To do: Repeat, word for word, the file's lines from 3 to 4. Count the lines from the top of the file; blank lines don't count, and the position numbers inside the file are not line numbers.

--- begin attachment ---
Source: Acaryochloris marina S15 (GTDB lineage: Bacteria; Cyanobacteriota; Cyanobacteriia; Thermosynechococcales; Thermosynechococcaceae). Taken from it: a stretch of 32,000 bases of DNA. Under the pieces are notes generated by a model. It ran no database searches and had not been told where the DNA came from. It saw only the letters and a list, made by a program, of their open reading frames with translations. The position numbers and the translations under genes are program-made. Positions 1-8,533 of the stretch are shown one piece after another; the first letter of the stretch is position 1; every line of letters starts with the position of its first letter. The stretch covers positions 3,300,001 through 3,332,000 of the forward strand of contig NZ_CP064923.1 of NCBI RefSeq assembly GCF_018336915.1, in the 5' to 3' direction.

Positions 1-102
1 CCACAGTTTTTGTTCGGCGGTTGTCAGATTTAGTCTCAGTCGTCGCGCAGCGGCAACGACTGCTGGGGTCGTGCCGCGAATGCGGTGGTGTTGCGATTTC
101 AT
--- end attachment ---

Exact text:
1 CCACAGTTTTTGTTCGGCGGTTGTCAGATTTAGTCTCAGTCGTCGCGCAGCGGCAACGACTGCTGGGGTCGTGCCGCGAATGCGGTGGTGTTGCGATTTC
101 AT